I get my book out of my bag and try to ignore the world of sheer death that I am sitting in the middle of. I can’t get the image of the kitchen out of my mind and I keep re reading the same page. A car then turns onto the estate; the headlights shine right through the door and illuminate the flat. As the car moves the shadows on the walls change as they sweep across the glistening blood still drying slowly in the freezing cold. The temperature has dropped even more and it starts to rain outside.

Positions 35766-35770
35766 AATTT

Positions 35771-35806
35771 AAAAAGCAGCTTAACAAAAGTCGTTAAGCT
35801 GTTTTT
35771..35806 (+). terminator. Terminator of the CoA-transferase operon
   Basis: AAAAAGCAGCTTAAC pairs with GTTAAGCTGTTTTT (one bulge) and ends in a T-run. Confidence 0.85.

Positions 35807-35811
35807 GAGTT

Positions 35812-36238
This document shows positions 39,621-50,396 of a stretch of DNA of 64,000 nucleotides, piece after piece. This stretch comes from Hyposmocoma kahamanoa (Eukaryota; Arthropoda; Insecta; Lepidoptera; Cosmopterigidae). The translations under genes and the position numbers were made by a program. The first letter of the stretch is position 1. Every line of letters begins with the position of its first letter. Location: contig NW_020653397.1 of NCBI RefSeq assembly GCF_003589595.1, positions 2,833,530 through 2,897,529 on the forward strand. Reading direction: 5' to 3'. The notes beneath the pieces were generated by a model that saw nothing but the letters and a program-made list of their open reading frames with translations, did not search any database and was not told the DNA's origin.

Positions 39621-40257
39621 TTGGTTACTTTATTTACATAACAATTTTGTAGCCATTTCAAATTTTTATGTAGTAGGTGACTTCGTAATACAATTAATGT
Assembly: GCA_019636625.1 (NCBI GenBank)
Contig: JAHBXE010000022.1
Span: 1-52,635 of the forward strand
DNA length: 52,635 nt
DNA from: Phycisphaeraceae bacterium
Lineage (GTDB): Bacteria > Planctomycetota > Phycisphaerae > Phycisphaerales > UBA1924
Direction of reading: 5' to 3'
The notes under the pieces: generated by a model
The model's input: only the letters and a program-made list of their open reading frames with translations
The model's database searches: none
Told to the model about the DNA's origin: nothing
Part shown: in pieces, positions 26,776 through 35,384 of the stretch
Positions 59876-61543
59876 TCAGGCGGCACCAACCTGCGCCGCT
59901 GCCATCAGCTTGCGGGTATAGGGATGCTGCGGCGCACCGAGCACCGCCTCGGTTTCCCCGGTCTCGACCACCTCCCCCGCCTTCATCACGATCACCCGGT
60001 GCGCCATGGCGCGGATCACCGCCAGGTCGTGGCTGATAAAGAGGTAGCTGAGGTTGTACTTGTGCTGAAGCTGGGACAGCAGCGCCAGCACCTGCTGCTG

I look at my watch, it’s just gone eleven and I am going to be on scene until the day turn relieves me just after seven. I can’t read because I'm listening to my radio and every time I lift my eyes from the page I see blood. I keep turning round to look at the kitchen and imagine the awful fight and the terrible injuries that were inflicted on both men, with the woman screaming in the background.

I don’t want to be here.